The creative constraints of the early Covid era, forcing writers and directors to maximise the minimalism of remote production, led to an inevitable and seemingly inexorable dip in quality. Stories were told on laptops or phones or both at a time when most of us wanted to escape the exhaustion of life lived on a screen, not embrace it, the overwhelming majority offering nothing more than a depressing reminder of how incredibly small our world had suddenly become.
But fresh young British director Rob Savage, using the same base tools as his far more experienced peers, found a way to turn our eyerolls into wide-eyed admiration with his ingeniously effective horror Host. Based entirely on Zoom, it told the story of group of friends who decide to do a guided seance online, and while not a single viewer will be surprised about how this turns out to be a very, very bad idea, the ways in which it descends into chaos do prove at times genuinely unexpected. It was an imperfect film but a perfect calling card, showing how much Savage can do with so little. While his rushed follow-up Dashcam was a total, at times embarrassing, bust – messy and saddled with a wildly grating lead – his closely followed Hollywood debut still arrives with more expectation than most studio horrors despite the conventional packaging.
Based on a lesser-known Stephen King short story and lumped with a title so generic it’s already been used countless times before, The Boogeyman fits into current horror trends a little too perfectly. It’s a female-led tale of grief and trauma, to be filed near 2021’s Antlers and last year’s Men and even closer to the similarly dour and metaphor-heavy Smile. Like that film it was also originally planned to be a streaming premiere but test screenings pushed it from Hulu to the big screen, which makes sense, both commercially and aesthetically, the film at least looking and breathing like the real thing.
Savage does far more than the disappointingly rote script, from A Quiet Place duo Scott Beck and Bryan Woods, deserves, as do his performers, all trying their best to distract us from the story’s grinding anonymity. It’s focused on a family, still grieving the loss of the matriarch, two daughters (Yellowjackets’ Sophie Thatcher and Bird Box’s Vivien Lyra Blair) and their therapist father (Chris Messina). When a stranger enters their home and kills himself, a new form of darkness descends, one that seems to feed off their pain. The evil that attaches itself to the family is handled with as little detail and distinctiveness as the grief that attracts it, both painted in the broadest of strokes (“I keep expecting her to walk through the door” is one of many lumberingly familiar lines). The specifics of the creature and how it operates are just too derivative for the film to ever truly escape from the shadows, predictably recycling beat after beat, almost as if it were one long game of guessing which element came from which film before it.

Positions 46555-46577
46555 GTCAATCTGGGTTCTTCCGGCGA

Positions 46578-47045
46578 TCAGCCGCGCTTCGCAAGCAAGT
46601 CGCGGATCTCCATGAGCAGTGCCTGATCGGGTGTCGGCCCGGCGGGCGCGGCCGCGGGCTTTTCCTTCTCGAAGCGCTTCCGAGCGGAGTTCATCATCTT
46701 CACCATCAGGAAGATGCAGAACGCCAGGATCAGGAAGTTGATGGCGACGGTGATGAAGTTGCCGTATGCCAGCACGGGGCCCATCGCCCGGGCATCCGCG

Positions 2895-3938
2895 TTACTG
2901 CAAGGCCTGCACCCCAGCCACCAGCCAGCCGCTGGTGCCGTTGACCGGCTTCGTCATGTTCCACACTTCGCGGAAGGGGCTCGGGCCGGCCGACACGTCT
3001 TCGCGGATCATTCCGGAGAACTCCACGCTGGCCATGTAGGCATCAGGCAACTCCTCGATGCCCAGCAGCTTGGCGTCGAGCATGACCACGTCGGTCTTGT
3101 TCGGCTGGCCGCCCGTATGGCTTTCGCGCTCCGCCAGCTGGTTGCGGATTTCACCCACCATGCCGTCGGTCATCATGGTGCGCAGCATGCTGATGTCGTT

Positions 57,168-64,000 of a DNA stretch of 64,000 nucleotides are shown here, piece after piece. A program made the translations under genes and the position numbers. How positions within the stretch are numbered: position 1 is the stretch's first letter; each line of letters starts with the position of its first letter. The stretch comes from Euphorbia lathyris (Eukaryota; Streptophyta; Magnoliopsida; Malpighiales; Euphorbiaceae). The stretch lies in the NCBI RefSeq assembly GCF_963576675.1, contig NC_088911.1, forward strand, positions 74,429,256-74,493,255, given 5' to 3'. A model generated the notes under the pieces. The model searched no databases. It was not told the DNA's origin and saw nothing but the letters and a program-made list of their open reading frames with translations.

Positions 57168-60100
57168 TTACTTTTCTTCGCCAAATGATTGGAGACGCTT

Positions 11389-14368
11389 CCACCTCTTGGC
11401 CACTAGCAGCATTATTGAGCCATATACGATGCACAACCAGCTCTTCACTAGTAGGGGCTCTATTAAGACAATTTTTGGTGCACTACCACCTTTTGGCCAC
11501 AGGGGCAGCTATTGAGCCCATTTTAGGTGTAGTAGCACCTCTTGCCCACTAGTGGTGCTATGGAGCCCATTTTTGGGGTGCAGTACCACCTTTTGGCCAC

There are successful moments within, mostly thanks to Savage finding unique ways to frame scenes we’ve otherwise seen before. I’m not sure if anything comes close to the level of nightmare the film wants to inspire but in a film of otherwise repetitious set pieces playing with light and dark, his insistence on upending our visual expectations often pays off handsomely. Savage’s knack for atmosphere is also complemented by his skilled troupe of actors – Messina doing concerned, Thatcher doing imperiled and Blair doing terrified all very effectively – and they work hard to make the film’s heart beat (there’s also a small, nasty turn from Marin Ireland, having quite the gruelling year of it after cropping up in various states of grubby disrepair in Sundance thrillers Eileen and Birth/Rebirth). What Savage struggles with most, and this is a problem shared with his writers, is a coherent sense of place. Too often we’re left questioning the layout of the house and the whereabouts of those inside it – how could this happen here or why is no one hearing this happen there – and while it might sound like a relatively minor complaint, suspense is frequently killed by confusion (Messina’s character is absent for such a long stretch, I wondered if I’d missed something). It’s needlessly sloppy for a film that otherwise looks so impressive.
Outside of Savage’s visual verve, there’s really little else to The Boogeyman, its attempt to use its central villain as a metaphor for emotional trauma never working quite as well as it did in last year’s Smile (horror as therapy is getting a tad exhausting in general). It ultimately works best as further proof of his ability as a genre film-maker, sleekly gliding from a laptop to the big screen, better things to surely come.
The Boogeyman is out in US and UK cinemas on 2 June
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